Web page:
[ARC] Object Lessons: Souvenir and Rust


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Souvenir by Rolf Potts

In this volume belonging to the Object Lesson series, the author focuses on all the souvenirs, providing also a historical perspective about the first relics that religious pilgrims used to take home.

The short book faces the theme from the market point of view – souvenir kind and tourist requests – keeping into account also the industrial replicability and the tourist psychology, who wants both to keep memory of a travel or an experience, and something that reflects the location history (e.g. to confirm that exotic places are inhabited by savages).

I think Souvenir is one of the most interesting book of the series because of the way the topic was dealt with.

Thanks to the publisher for providing me the copy necessary to write this review.

Rust by Jean-Michel Rabaté

Rust is the exact opposite of Souvenir: as much the latter is concrete, the former is focused on a philosophical reflection that takes the rust as metaphor of other things.

The Object Lesson books are always aesthetically appealing, but their content is like a bet, there is no hint on how the author decided to deal with the topic. Unfortunately for Rust, I like better a more scientific and practical non fiction, with respect to the philosophical one.

Thanks to the publisher for providing me the copy necessary to write this review.

* Souvenir by Rolf Potts ★★★★☆
* Rust
by Jean-Michel Rabaté ★☆☆☆☆

*I read this book in english

Stories of Your Life and Others by Ted Chiang


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Stories of Your Life and Others is a collection of tales by Ted Chiang, famous recently for the movie Arrival, that is based on the story that titles the book.

Story of Your Life is wonderful and compelling, and the mix between reading the story and seeing the movie helps in understanding better the thematic (time perception, cause – effect system, interacting with an alien culture); it’s one of the rare situation when text and video helps themselves.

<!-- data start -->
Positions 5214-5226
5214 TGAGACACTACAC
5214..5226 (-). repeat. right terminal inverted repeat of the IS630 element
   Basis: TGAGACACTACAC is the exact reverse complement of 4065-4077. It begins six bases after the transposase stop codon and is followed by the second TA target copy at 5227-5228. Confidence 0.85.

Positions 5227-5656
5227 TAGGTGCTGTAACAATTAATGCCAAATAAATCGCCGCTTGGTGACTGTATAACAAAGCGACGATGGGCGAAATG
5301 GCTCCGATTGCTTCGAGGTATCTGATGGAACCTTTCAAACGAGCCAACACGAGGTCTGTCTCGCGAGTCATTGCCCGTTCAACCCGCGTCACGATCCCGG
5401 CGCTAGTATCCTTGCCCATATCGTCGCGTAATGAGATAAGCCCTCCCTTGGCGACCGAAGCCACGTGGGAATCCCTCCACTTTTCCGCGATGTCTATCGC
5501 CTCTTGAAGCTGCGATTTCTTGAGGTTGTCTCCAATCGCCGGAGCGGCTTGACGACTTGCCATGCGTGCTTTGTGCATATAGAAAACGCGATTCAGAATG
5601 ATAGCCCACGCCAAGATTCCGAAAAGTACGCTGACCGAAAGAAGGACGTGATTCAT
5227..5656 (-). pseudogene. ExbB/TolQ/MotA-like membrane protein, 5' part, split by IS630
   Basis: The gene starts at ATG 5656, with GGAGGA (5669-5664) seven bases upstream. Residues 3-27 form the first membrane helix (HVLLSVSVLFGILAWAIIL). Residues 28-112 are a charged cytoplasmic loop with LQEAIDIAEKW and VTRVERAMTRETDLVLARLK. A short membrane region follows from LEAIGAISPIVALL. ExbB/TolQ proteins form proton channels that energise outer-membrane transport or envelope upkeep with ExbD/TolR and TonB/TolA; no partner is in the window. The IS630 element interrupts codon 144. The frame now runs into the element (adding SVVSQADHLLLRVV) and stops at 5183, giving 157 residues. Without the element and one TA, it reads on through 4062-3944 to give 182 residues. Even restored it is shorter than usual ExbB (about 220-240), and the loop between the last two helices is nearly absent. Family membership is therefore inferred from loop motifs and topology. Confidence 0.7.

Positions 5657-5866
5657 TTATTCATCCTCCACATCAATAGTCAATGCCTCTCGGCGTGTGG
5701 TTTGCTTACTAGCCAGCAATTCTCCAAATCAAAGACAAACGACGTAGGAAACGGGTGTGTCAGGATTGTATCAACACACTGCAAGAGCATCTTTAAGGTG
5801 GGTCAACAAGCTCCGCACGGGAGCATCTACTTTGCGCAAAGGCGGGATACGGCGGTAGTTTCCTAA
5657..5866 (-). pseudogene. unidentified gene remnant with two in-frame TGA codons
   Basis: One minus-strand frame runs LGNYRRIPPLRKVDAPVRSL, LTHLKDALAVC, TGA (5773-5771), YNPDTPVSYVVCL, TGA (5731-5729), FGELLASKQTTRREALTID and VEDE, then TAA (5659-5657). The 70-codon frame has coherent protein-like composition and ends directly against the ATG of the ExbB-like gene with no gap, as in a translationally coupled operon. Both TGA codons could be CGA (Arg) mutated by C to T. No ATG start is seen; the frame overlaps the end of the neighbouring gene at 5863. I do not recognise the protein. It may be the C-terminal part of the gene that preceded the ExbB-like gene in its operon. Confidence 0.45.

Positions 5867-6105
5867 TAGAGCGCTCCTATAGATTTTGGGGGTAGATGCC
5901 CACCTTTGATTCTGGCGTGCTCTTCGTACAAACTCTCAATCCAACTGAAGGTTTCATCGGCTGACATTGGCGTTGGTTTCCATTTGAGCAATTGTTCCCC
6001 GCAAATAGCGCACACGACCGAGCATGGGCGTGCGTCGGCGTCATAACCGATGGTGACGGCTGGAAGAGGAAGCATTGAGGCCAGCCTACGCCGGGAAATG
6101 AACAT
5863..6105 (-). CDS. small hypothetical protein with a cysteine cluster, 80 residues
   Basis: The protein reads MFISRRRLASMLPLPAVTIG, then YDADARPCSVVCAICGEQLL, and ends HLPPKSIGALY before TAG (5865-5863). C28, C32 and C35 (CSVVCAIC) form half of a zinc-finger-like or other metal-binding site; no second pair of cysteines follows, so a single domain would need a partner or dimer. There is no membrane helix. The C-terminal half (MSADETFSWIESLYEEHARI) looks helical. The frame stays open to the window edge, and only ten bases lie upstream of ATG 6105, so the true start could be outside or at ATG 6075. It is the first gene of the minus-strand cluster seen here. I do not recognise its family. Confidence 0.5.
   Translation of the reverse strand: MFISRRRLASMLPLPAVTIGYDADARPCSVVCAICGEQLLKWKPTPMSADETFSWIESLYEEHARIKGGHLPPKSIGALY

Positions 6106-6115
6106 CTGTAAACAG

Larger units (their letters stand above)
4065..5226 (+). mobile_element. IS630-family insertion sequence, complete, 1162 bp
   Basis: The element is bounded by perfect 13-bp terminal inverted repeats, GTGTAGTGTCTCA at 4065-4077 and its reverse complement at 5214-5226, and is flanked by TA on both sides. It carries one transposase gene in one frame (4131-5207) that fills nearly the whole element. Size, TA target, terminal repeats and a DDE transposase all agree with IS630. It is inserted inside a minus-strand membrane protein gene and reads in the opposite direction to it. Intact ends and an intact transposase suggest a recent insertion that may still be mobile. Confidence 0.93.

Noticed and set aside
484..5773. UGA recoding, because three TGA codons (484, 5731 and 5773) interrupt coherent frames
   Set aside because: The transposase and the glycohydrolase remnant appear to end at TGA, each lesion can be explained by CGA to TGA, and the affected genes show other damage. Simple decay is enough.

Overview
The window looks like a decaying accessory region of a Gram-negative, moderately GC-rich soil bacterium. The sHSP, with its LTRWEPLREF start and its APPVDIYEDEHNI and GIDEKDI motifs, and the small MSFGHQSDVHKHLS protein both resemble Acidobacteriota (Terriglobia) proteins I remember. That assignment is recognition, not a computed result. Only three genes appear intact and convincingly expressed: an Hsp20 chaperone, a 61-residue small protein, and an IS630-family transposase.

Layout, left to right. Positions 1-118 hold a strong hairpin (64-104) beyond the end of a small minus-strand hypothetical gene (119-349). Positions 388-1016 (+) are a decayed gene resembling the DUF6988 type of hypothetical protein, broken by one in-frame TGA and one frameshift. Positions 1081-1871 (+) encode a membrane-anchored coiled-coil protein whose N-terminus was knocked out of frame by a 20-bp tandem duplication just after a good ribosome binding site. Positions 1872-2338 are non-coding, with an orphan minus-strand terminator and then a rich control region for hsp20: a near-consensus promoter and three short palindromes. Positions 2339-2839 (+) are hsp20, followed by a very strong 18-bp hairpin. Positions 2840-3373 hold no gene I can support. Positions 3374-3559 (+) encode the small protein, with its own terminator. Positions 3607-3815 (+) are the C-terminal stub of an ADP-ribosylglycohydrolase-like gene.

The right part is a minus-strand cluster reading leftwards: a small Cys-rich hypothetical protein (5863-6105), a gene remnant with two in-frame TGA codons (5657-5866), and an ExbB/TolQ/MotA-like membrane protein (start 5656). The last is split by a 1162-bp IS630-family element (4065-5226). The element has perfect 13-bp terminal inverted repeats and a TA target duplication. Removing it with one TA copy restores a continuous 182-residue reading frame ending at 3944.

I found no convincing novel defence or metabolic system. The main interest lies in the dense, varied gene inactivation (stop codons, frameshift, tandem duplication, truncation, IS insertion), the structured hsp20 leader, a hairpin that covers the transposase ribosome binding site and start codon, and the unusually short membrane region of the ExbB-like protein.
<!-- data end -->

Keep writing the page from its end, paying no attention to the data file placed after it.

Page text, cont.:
The tales have a philosophical / theological implication: the ambition to reach the divine in Tower of Babylon, the angelic influx to human in Hell is the absence of God, the contact between science and religion in Division by Zero.

Other tales explore ethics and moral: Seventy-Two Letters is set in a hypothetical reality where man is able to give life to golem (that can be compared to artificial intelligences), Liking What You See: A Documentary analyze the theme of perceiving beauty also with respect to the actual standards provided by the media, and Understand shows two opposite ways of dealing with supreme knowledge.

The collection is of great quality, the main thread is the speculation of science fiction; the stories are useful to reflect, but they are not suited for the sf action-lovers.

Stories of Your Life and Others by Ted Chiang ★★★★☆

*I read this book in english

L’incal by Alejandro Jodorowsky & Moebius


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The Incal is a complex book for structure and themes: in a future civilization, with the government contended between various political factions, the private detective John Difool receives from a dying Berg (an alien with the aspect of a bird) the light Incal, a sentient entity able to provide immense power to the one who owns it.
It will begin like this the various adventures of Difool to put through the Incal purpose and that will make the main character meet new friends.

The story is complex, both because of the political issues in the plot, both for the philosophical reasoning, that have the climax in the ending. The only recurrent element is the main character, not suited to be a hero but an honest representation of humanity always wandering for answers.

Concerning the graphic the book is wonderful and rich: the images are always realistic and very detailed; the illustrator skill comes out also in the evolution of Difool appearance during the story and in function of him having the Incal.

The Incal deserves some time to be read: going too fast some details could be lost (and I however am planning a re-read).


* The Incal by Jodorowsky & Moebius ★★★★★

*I read this book in Italian